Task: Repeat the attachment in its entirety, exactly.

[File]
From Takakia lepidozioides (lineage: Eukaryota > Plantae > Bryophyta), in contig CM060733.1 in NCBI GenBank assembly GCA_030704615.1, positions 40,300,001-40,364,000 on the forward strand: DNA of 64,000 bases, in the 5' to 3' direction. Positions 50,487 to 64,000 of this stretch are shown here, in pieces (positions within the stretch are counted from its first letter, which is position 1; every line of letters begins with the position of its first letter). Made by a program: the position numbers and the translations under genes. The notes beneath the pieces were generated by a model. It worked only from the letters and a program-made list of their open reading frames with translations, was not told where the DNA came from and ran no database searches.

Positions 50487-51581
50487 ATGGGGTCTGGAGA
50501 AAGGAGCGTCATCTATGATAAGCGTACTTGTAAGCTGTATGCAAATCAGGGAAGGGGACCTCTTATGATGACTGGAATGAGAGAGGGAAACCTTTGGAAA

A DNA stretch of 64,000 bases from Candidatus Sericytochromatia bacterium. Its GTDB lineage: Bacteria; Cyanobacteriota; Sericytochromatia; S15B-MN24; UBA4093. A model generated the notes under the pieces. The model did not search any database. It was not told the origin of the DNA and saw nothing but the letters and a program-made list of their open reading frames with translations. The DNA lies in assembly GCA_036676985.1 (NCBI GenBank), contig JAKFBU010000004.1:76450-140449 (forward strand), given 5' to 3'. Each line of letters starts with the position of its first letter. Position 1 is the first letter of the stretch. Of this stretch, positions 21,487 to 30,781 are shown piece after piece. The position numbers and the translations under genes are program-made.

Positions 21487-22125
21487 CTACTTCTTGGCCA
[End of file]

From Takakia lepidozioides (lineage: Eukaryota > Plantae > Bryophyta), in contig CM060733.1 in NCBI GenBank assembly GCA_030704615.1, positions 40,300,001-40,364,000 on the forward strand: DNA of 64,000 bases, in the 5' to 3' direction. Positions 50,487 to 64,000 of this stretch are shown here, in pieces (positions within the stretch are counted from its first letter, which is position 1; every line of letters begins with the position of its first letter). Made by a program: the position numbers and the translations under genes. The notes beneath the pieces were generated by a model. It worked only from the letters and a program-made list of their open reading frames with translations, was not told where the DNA came from and ran no database searches.

Positions 50487-51581
50487 ATGGGGTCTGGAGA
50501 AAGGAGCGTCATCTATGATAAGCGTACTTGTAAGCTGTATGCAAATCAGGGAAGGGGACCTCTTATGATGACTGGAATGAGAGAGGGAAACCTTTGGAAA

A DNA stretch of 64,000 bases from Candidatus Sericytochromatia bacterium. Its GTDB lineage: Bacteria; Cyanobacteriota; Sericytochromatia; S15B-MN24; UBA4093. A model generated the notes under the pieces. The model did not search any database. It was not told the origin of the DNA and saw nothing but the letters and a program-made list of their open reading frames with translations. The DNA lies in assembly GCA_036676985.1 (NCBI GenBank), contig JAKFBU010000004.1:76450-140449 (forward strand), given 5' to 3'. Each line of letters starts with the position of its first letter. Position 1 is the first letter of the stretch. Of this stretch, positions 21,487 to 30,781 are shown piece after piece. The position numbers and the translations under genes are program-made.

Positions 21487-22125
21487 CTACTTCTTGGCCA